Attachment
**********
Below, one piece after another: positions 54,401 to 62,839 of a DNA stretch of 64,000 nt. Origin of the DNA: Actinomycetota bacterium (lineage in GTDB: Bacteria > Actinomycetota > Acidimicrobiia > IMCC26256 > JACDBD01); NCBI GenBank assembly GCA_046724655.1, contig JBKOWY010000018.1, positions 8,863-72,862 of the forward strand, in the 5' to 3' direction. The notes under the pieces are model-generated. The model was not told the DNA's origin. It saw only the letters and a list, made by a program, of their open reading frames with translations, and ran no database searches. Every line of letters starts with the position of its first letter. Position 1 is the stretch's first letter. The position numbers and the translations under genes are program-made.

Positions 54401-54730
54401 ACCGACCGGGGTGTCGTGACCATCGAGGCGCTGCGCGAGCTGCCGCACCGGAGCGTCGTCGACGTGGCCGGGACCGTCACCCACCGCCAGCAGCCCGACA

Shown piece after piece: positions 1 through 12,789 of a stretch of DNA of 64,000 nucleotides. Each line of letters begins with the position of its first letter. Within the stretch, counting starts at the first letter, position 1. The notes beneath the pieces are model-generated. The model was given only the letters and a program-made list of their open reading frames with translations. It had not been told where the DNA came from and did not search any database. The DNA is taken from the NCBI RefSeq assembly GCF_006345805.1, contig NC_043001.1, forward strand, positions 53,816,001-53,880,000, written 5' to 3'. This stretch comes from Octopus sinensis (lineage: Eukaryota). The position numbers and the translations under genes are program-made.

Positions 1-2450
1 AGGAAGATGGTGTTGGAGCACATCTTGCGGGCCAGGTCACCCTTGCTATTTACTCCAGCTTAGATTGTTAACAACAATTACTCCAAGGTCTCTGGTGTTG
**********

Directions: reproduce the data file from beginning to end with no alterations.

Below, one piece after another: positions 54,401 to 62,839 of a DNA stretch of 64,000 nt. Origin of the DNA: Actinomycetota bacterium (lineage in GTDB: Bacteria > Actinomycetota > Acidimicrobiia > IMCC26256 > JACDBD01); NCBI GenBank assembly GCA_046724655.1, contig JBKOWY010000018.1, positions 8,863-72,862 of the forward strand, in the 5' to 3' direction. The notes under the pieces are model-generated. The model was not told the DNA's origin. It saw only the letters and a list, made by a program, of their open reading frames with translations, and ran no database searches. Every line of letters starts with the position of its first letter. Position 1 is the stretch's first letter. The position numbers and the translations under genes are program-made.

Positions 54401-54730
54401 ACCGACCGGGGTGTCGTGACCATCGAGGCGCTGCGCGAGCTGCCGCACCGGAGCGTCGTCGACGTGGCCGGGACCGTCACCCACCGCCAGCAGCCCGACA

Shown piece after piece: positions 1 through 12,789 of a stretch of DNA of 64,000 nucleotides. Each line of letters begins with the position of its first letter. Within the stretch, counting starts at the first letter, position 1. The notes beneath the pieces are model-generated. The model was given only the letters and a program-made list of their open reading frames with translations. It had not been told where the DNA came from and did not search any database. The DNA is taken from the NCBI RefSeq assembly GCF_006345805.1, contig NC_043001.1, forward strand, positions 53,816,001-53,880,000, written 5' to 3'. This stretch comes from Octopus sinensis (lineage: Eukaryota). The position numbers and the translations under genes are program-made.

Positions 1-2450
1 AGGAAGATGGTGTTGGAGCACATCTTGCGGGCCAGGTCACCCTTGCTATTTACTCCAGCTTAGATTGTTAACAACAATTACTCCAAGGTCTCTGGTGTTG